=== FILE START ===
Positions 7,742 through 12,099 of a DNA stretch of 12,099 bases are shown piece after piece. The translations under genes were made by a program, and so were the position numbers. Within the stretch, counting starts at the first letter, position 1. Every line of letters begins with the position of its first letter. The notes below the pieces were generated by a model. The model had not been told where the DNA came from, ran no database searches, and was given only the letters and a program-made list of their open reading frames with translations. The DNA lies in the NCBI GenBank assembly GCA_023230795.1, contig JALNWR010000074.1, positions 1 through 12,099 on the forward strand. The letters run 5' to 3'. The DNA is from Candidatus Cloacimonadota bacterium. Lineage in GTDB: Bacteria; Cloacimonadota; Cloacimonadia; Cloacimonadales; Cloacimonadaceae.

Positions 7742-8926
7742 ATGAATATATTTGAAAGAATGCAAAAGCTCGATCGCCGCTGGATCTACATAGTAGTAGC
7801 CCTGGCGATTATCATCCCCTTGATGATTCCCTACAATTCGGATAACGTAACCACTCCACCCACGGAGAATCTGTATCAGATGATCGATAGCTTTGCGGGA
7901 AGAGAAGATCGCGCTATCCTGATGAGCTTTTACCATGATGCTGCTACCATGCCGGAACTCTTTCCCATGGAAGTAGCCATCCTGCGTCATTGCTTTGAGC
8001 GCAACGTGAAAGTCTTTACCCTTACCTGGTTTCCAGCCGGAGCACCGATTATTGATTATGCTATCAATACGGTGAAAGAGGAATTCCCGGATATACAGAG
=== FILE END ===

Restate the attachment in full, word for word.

Positions 7,742 through 12,099 of a DNA stretch of 12,099 bases are shown piece after piece. The translations under genes were made by a program, and so were the position numbers. Within the stretch, counting starts at the first letter, position 1. Every line of letters begins with the position of its first letter. The notes below the pieces were generated by a model. The model had not been told where the DNA came from, ran no database searches, and was given only the letters and a program-made list of their open reading frames with translations. The DNA lies in the NCBI GenBank assembly GCA_023230795.1, contig JALNWR010000074.1, positions 1 through 12,099 on the forward strand. The letters run 5' to 3'. The DNA is from Candidatus Cloacimonadota bacterium. Lineage in GTDB: Bacteria; Cloacimonadota; Cloacimonadia; Cloacimonadales; Cloacimonadaceae.

Positions 7742-8926
7742 ATGAATATATTTGAAAGAATGCAAAAGCTCGATCGCCGCTGGATCTACATAGTAGTAGC
7801 CCTGGCGATTATCATCCCCTTGATGATTCCCTACAATTCGGATAACGTAACCACTCCACCCACGGAGAATCTGTATCAGATGATCGATAGCTTTGCGGGA
7901 AGAGAAGATCGCGCTATCCTGATGAGCTTTTACCATGATGCTGCTACCATGCCGGAACTCTTTCCCATGGAAGTAGCCATCCTGCGTCATTGCTTTGAGC
8001 GCAACGTGAAAGTCTTTACCCTTACCTGGTTTCCAGCCGGAGCACCGATTATTGATTATGCTATCAATACGGTGAAAGAGGAATTCCCGGATATACAGAG